How to Keep Control of Your Personal Identity

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Identity theft is a growing problem in this digital age; hackers and scammers use an arsenal of weapons to access to your personal information, which they then use to their own seedy end. Let’s take a look at some of their favourites and how you can avoid them:

Common Online Scams


Phishing is a way of tricking you into supplying personal information (such as usernames and passwords) by email or instant messaging.

Here’s a tip: if you’re ever sent a message that appears to be from a reputable company, but it asks you to confirm your details by clicking a link to an external website – don’t do it; these links may look like an official website, but they’ll actually take you to a scammer’s website where you’ll be asked to enter your information. (Definitely don’t do that.)

Social Engineering

Social engineering is a broad term that encompasses all forms of online trickery that manipulate people into divulging personal information.

Social engineering is often done by people posing as someone you know; they’ve gathered information about you from various online sources (such as social networks) and are now using it to trick you into handing over your details. (Phishing is a type of social engineering.)

Unsecured Locations

Whether it’s a public computer in a library or a Wi-Fi hotspot in town, unsecured locations are a hacker’s favourite place to hang out. Buying something online over an unsecured network is tantamount to handing your credit card over to hackers. Why not save yourself the trouble and just leave your card in the ATM?


Malware is malicious software installed on your computer without your knowledge or consent, and it can be used to access personal information. It can find its way onto your computer if you download something from an untrusted source or click a link in an email from an unknown sender.

How to Protect Yourself against Scammers

Choose Strong Passwords

We all know that passwords should be hard to guess, include a variety of numbers, special characters and capital letters, and that we should change them regularly. But keeping up with constantly changing passwords and trying to remember which ones you used where can be next to impossible.

Markus Jakobsson suggests that passwords need to be strong and memorable, and we’re inclined to believe him. At the very least, make sure you stick to these rules for your email password, because that’s the one scammers can use to easily access all your other passwords.

Download Updates and Upgrades

Updates exist for a reason: to fix security flaws and close doors on hackers. Look, we know they’re annoying. But seriously, they’re for your own good.

You should always update your browsers and software when prompted, and upgrade to newer versions as they come out, because obsolete ones aren’t updated any more. (Or you could invite those pesky hackers in for a cuppa. Either way.)

Install Antivirus Software

Installing security software is a must to protect against infections and attacks. There are countless options available, but if you can’t afford to pay for an expensive package, pick up the best free antivirus software you can and set ‘er up for automatic scans every week – and don’t forget to download those updates we talked about.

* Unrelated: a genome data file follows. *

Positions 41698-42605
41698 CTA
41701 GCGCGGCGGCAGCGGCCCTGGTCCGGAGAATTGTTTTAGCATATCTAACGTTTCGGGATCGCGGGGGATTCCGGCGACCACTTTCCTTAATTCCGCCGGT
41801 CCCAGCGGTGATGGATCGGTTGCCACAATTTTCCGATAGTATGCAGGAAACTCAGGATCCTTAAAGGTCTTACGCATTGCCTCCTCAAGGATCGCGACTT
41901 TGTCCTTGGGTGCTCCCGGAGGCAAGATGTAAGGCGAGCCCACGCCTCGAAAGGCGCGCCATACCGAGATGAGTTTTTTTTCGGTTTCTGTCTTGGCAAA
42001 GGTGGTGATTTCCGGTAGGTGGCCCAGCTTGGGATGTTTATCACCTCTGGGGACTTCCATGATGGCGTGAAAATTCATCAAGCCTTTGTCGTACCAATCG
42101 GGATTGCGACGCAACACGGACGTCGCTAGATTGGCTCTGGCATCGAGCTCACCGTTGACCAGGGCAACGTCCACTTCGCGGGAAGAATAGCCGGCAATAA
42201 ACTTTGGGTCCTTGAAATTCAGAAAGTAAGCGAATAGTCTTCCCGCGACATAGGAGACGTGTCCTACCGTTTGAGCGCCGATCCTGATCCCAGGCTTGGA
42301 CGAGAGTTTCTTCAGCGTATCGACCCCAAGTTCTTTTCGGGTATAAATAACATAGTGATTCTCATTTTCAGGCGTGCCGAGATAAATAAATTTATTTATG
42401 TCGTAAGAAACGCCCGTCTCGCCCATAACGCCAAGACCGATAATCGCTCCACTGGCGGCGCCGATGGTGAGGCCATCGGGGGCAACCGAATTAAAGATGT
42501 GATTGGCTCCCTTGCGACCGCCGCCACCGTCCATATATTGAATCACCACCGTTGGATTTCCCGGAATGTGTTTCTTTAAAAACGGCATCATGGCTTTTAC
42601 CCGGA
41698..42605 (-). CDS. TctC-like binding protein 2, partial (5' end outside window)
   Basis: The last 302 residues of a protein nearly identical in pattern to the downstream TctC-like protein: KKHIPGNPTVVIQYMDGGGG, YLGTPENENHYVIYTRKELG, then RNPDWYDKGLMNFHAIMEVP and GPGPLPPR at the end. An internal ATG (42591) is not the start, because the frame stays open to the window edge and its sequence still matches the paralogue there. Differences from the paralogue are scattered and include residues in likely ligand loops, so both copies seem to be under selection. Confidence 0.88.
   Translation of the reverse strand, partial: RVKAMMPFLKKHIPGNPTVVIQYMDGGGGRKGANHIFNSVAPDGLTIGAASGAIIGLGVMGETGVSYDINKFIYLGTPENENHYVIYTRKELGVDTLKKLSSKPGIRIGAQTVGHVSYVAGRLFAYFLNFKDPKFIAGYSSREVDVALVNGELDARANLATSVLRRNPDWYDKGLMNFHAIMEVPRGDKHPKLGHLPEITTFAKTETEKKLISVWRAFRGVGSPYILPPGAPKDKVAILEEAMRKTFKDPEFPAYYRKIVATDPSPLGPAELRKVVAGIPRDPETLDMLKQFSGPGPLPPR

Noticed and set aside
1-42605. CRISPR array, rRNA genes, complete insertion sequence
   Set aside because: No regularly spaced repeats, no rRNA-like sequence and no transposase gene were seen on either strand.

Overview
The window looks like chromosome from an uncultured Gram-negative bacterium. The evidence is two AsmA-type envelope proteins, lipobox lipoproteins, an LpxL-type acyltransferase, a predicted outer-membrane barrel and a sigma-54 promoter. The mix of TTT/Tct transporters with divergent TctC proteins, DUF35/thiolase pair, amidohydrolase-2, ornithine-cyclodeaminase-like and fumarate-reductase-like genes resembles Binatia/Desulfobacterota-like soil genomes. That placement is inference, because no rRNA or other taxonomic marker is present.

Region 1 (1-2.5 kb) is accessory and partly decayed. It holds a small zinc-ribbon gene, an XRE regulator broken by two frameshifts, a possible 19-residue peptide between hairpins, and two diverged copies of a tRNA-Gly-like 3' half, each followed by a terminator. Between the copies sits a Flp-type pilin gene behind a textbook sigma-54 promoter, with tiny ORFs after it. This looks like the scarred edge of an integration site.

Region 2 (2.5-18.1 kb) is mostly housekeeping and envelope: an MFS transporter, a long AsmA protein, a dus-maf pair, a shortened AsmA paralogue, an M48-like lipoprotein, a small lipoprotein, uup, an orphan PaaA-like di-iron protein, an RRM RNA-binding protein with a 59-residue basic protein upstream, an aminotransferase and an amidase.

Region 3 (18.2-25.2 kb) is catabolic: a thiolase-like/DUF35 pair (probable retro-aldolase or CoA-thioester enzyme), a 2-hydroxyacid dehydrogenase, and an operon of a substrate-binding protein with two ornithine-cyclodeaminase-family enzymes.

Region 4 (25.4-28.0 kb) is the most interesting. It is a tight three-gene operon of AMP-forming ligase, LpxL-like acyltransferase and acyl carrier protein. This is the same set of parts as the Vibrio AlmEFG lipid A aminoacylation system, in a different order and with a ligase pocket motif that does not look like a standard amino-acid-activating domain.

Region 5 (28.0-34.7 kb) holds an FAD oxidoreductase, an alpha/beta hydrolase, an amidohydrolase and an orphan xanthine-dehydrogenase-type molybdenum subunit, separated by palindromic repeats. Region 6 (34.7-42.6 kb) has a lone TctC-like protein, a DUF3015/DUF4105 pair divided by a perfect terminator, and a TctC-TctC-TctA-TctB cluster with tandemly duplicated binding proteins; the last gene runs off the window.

Protect Your Credit Cards

The number one rule of online shopping is to use a credit card, never a debit card. Credit cards offer better protection against fraudulent transactions and it’s not your money at risk, it’s the lenders’.

As soon as you plug your debit card’s details into an online store, it’s your money that’s at risk, and it’ll be coming straight out of your bank account.

To add an extra layer of protection to your online transactions, enrol your credit cards in 3D Secure schemes, which require another authentication step before your card can be used. And, it goes without saying – you should only buy from trusted websites. Look for the little padlock in the address or status bar; it should be locked.

Don’t Share Private Information Online

Sharing your private information online is a fabulous way to entice scammers who specialise in social engineering, so… don’t do that.

Make your social media accounts private, only add people you actually know, and don’t share any sensitive information. And definitely don’t supply information to anybody who outright asks for it, no matter how much he sounds like your old Uncle Ernie – that’s a phishing scam waiting to happen.

Don’t Use Public Computers or Wi-Fi Connections

If you do find yourself logging on via a public computer or network, be very careful about the information you access.

Don’t access anything related to your finances (such as your online banking or your utilities accounts) or make any purchases; buying something on an unsecured Wi-Fi network is how Joe – 3,000 miles away – buys a new iPhone or twenty and leaves you to foot the bill.

Stop Clicking Everything

The internet is a beautiful place, full of beautiful things. Unfortunately, it’s also full of scams and malware, so you need to be careful of where you click and what you download. Rule of thumb: if it sounds too good to be true, it is.

Always pay attention to the URLs you’re directed to, and check file extensions of things you want to download; if it ends in .exe, it’s probably not good news (unless it’s a program you specifically sought out from a trusted source).

Use Your Common Sense

Common sense will take you a long way in protecting your identity online – couple that with the advice above and you’ll be well positioned to protect yourself from online scammers and hackers.

And remember: your computer probably doesn’t have the virus that pop-up says it does, and nobody is actually going to give you £50,000 if you enter your bank details on that website. Just so you know.

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